Honda has unveiled the WR-V crossover SUV based on the Honda Jazz at the 2016 Sao Paulo Motor Show. The WR-V will be introduced first in South America early next year before it makes its way to the Indian shores by mid-2017. The WR-V will compete with the likes of the Maruti Suzuki Vitara Brezza and the Ford EcoSport as well as the Hyundai i20 Active and the Toyota Etios Cross.
The Jazz crossover was codenamed 2FM and unlike the other crossover vehicles in the market, WR-V looks more like an SUV rather than a beefed up hatchback. The crossover has a butch stance, with tall bonnet and high ground clearance. The design is quite masculine and suits the rugged appearance of the crossover. As you can see, the front fascia of the WR-V seems to have been inspired by the new BR-V SUV.
The WR-V gets the new Honda signature thick chrome slat as the grille with the logo at the centre. The square-ish headlamps are swept back like the BR-V with integrated LED daytime running lamps. There is a faux silver skid plate integrated into the black bumper cladding. Circular fog lamps get a bumper contours around it.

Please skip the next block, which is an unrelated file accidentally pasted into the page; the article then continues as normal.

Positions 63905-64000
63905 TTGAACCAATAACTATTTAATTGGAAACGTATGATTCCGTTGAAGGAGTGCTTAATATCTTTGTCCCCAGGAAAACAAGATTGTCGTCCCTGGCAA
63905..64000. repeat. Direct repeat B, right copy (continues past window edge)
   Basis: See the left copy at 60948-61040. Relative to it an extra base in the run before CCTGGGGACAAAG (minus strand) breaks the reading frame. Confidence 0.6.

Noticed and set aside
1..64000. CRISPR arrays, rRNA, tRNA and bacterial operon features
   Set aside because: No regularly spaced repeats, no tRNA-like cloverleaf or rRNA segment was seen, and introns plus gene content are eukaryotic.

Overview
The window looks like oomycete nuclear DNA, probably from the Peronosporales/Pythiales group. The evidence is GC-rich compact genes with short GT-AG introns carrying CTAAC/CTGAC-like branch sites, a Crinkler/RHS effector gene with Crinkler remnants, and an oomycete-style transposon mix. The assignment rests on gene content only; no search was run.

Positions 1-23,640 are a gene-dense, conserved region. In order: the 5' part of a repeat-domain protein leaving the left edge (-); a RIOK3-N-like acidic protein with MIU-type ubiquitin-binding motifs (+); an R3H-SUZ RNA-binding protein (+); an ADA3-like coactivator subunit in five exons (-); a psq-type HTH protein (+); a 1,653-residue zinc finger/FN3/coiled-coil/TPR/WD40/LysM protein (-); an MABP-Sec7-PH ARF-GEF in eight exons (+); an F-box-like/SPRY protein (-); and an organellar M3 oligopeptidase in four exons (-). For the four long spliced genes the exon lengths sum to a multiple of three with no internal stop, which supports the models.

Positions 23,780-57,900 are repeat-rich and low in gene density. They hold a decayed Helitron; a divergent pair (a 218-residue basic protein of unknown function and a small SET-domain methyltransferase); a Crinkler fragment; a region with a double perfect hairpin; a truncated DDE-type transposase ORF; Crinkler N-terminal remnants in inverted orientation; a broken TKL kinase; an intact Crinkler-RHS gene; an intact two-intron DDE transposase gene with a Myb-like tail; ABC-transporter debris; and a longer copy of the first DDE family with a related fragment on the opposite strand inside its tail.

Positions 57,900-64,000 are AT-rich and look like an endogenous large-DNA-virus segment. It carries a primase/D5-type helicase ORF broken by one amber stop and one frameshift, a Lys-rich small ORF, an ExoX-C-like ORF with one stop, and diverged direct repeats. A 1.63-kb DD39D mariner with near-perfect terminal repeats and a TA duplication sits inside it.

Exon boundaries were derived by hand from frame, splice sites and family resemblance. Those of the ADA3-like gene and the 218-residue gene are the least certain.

The WR-V retains the character line of the Jazz on the side. It sports a newly designed 16-inch alloy wheel. The roof rails are also finished in silver whereas the black cladding continues on the wheel arches and on the doors as well to lend the WR-V a rugged crossover appearance. The rear gets a redesigned tailgate and slightly altered tail lamps which now extends onto the tailgate with a silver finished faux skid plate on the bumper.
No details of the interior are revealed as yet. This image is not of the WR-V’s interior, but looking at the recently launched Honda’s, with the sophisticated interior, the WR-V will not be too different in terms of the quality and features. Specifications of the car haven’t been revealed either, but we expect the Brazilian-spec to come with 1.2-litre and 1.5-litre petrol engines. Whereas when launched in India, the WR-V will get the same 1.2-litre i-VTEC and the 1.5-litre i-DTEC engines fitted in the Jazz.
As for the car’s positioning is concerned, the Honda WR-V will benefit from the sub-four metre excise rule, as it will sit under the BR-V and above the Jazz in terms of pricing.